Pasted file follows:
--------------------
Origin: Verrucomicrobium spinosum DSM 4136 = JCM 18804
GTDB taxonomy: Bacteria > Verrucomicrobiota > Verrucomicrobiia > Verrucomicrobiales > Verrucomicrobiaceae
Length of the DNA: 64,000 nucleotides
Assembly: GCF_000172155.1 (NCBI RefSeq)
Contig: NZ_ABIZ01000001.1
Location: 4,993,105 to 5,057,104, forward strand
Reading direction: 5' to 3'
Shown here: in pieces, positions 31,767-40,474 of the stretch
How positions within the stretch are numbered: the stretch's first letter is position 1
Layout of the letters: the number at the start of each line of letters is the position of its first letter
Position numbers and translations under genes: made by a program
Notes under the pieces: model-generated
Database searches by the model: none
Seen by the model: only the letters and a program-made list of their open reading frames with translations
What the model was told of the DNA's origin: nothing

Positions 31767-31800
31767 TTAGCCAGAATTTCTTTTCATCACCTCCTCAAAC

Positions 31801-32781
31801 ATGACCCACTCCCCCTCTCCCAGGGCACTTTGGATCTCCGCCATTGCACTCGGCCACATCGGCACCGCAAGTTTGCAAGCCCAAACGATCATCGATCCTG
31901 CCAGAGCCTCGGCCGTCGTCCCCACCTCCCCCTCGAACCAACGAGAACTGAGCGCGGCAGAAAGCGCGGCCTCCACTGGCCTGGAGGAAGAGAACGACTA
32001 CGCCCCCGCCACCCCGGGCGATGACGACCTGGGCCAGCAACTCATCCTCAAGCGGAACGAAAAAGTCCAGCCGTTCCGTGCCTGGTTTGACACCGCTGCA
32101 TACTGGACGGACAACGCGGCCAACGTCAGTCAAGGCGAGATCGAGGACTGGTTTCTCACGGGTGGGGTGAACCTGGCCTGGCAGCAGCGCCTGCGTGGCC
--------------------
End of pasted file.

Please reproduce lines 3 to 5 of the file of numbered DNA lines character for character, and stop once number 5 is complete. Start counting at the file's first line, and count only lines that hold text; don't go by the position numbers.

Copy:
Length of the DNA: 64,000 nucleotides
Assembly: GCF_000172155.1 (NCBI RefSeq)
Contig: NZ_ABIZ01000001.1